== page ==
MONSEY — Concerned about drug use in the Orthodox Jewish community, more than 130 people have signed a petition urging Rockland prosecutors to take a hard line against a Monsey man charged with selling drugs.
The petition organized on the website change.org calls for prison time for Shlomo Ettlinger as a deterrent. The petition features a photo of Ettlinger and is signed by local residents and a dozen Orthodox rabbis, including those from the Rabbinical Council of America and the Orthodox Jewish Union.
Ettlinger, a member of the Nanach Breslov Hasidim, was charged in April with possessing two pounds of marijuana, 370 grams of hashish oil, a .357-calber Smith & Wesson with ammunition and $2,000 cash. The Ramapo police investigation led to the arrest of five people on minor possession charges involving the purchase of marijuana after a party at Ettlinger’s house on Blauvelt Road.
District Attorney Thomas Zugibe, who gets email updates on petition-signers, said the petition will not influence how the case will be prosecuted.
“We take all these cases very seriously, especially when the allegations include drugs and young people,” Zugibe said. “We consider multiple factors when assessing a case, but a petition is not one of them. This case will be considered on the merits.”
Ettlinger, an ordained rabbi, does not have a criminal record.
He has pleaded not guilty to felony counts of second-degree criminal possession of marijuana and fifth-degree criminal possession of a controlled substance.
He also was charged with a misdemeanor count of fourth-degree criminal possession of a weapon. The unlicensed gun, with ammunition in a bag, was found in his home.
Ettlinger could not be reached for comment. He is scheduled to appear in Ramapo Justice Court on July 9.
The larger concern for the petition-signers is drugs in the community.
Rabbi Yaakov Horowitz said the Orthodox Jewish community is not immune to drug use and other negative behavior. As founder of Yeshiva Darchei Noam and Center for Jewish Family Life in Monsey, Horowitz works with families and has several secular videos out on raising children and dealing with social issues.
“One of the drawbacks of our community, is people have a false sense of security,” Horowitz said. “People believe the insular nature of our community — and the beautiful components of strict family life — makes us exempt from world problems. We’re not. These are human issues and it only becomes a problem if we ignore it.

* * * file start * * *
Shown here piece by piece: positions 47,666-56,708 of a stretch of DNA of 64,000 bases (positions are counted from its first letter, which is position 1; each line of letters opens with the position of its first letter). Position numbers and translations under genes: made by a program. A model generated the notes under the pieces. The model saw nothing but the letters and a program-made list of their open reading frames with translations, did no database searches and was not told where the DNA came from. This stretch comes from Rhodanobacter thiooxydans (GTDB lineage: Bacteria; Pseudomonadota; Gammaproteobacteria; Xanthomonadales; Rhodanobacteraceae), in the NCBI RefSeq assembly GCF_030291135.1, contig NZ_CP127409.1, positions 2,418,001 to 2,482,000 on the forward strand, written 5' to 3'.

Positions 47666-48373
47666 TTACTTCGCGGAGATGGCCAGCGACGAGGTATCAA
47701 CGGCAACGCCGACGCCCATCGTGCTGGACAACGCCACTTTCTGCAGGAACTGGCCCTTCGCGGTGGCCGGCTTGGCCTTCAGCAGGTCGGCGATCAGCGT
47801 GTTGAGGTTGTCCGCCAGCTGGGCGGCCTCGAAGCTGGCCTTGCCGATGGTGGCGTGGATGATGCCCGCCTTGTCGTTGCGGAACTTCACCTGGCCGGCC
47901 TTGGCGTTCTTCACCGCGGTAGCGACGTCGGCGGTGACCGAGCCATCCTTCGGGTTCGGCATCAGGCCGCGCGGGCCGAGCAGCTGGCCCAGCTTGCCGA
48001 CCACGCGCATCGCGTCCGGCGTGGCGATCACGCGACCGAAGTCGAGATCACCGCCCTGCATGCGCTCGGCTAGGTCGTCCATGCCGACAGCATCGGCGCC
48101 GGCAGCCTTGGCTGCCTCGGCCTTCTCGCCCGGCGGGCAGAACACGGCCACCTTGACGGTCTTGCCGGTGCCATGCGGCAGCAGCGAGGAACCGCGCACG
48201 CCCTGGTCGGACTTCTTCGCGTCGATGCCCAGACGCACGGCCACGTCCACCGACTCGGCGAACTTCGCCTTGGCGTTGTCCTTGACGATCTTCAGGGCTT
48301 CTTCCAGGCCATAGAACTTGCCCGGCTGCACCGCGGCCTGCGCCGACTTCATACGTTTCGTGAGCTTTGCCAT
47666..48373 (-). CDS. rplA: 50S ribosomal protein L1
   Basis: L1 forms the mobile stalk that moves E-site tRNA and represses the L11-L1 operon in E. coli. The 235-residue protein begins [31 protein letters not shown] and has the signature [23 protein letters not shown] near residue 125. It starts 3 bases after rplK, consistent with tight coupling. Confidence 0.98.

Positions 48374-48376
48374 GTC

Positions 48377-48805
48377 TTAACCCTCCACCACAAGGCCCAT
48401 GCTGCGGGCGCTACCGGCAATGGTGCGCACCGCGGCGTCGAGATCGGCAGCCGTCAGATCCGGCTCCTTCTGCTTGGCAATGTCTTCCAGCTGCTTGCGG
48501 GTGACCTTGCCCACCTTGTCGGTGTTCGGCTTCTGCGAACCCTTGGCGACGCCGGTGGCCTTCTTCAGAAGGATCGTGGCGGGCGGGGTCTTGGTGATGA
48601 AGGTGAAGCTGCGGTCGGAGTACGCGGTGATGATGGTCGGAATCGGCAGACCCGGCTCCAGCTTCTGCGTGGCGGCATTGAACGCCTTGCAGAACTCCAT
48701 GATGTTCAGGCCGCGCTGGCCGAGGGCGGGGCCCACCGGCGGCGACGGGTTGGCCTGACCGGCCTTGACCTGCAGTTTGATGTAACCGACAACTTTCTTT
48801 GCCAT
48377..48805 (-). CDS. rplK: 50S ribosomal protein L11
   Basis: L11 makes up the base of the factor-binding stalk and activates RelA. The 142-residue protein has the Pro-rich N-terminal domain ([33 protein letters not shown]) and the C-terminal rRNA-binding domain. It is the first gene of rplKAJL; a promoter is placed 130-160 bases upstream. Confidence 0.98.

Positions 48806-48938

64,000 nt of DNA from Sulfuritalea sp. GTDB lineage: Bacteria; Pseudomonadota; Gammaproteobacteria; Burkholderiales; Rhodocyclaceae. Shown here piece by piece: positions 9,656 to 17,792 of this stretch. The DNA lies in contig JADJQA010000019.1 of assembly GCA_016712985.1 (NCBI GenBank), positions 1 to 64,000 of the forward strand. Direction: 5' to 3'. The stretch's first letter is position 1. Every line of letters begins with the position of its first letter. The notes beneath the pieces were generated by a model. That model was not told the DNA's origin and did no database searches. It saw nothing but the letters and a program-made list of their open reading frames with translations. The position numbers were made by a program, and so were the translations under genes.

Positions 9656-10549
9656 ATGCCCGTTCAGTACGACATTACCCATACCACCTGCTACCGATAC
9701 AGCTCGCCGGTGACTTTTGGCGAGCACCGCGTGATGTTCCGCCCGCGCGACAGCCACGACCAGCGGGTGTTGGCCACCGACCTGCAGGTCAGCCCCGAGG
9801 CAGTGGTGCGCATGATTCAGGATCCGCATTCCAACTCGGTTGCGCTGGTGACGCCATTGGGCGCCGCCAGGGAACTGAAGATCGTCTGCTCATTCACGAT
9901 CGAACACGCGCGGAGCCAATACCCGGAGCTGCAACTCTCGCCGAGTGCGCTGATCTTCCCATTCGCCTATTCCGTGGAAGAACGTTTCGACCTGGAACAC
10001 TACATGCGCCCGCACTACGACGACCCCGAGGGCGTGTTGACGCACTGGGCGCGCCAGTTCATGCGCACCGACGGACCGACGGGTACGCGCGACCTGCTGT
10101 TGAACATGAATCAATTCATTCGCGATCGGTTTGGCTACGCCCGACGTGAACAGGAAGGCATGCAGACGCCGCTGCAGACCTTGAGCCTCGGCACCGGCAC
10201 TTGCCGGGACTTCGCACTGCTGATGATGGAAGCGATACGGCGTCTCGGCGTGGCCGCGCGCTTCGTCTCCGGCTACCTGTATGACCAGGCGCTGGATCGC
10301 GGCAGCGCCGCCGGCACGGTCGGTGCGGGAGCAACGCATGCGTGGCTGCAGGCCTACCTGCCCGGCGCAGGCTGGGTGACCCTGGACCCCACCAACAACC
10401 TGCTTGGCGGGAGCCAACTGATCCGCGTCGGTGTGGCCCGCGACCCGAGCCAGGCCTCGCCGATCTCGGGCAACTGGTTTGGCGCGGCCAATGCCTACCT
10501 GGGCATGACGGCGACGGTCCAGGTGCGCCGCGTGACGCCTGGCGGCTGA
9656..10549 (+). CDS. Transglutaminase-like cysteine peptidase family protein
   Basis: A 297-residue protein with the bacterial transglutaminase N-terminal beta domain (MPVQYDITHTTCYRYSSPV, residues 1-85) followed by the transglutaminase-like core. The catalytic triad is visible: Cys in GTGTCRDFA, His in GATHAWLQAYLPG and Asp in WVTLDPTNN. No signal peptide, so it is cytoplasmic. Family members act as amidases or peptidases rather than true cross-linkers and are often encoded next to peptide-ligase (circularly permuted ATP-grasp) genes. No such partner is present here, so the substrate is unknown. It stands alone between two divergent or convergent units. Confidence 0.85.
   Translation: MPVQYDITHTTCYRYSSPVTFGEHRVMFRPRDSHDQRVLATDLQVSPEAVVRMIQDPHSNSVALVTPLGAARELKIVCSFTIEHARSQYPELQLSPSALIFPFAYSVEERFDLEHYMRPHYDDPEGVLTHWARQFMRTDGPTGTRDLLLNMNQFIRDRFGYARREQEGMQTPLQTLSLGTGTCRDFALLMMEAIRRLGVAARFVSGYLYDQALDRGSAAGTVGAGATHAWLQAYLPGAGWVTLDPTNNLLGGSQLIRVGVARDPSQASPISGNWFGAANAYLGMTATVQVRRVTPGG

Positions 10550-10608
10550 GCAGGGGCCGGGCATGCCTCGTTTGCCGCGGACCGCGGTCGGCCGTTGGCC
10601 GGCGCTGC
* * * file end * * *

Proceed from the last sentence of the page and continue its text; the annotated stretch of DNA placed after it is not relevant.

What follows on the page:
“The tendency is to circle the wagons,” he said. “We have to deal with these issues, whether its substance abuse or child abuse.”
There is a growing push to speak out against drug dealing in the community.
Ramapo Detective Sgt. Lynch said community complaints led to two months of surveillance of Ettlinger’s home at 61 Blauvelt Rd. He said five people were arrested on marijuana possession charges before Ettlinger’s arrest.
Rabbi Steven Pruzansky, who signed the petition, wrote: "Any person - Jew or non-Jew - who sells illicit substances to anyone should be prosecuted to the fullest extent of the law, and if convicted, sentenced to prison. Those who posit that Jewish law can be used to protect such miscreants know little about Jewish law, about life and about morality.”
The Orthodox Union and the Rabbinical Council of America issued a statement reaffirming that “anyone with firsthand knowledge or reasonable basis to suspect child abuse or endangerment, or the sale of illegal drugs, has a religious obligation to promptly share that information with secular law enforcement.”
Yossi Gestetner, a political commentator and community spokesman, said any drug problem in the Orthodox Jewish community is very limited, saying the community’s focus on family and discipline helps people make positive decisions.
“Are there people in the community, youngsters who are confused without jobs, absolutely,” Gestetner said. “Anyone who says it’s widespread, that’s an exaggeration.”
By Steve Lieberman - Lohud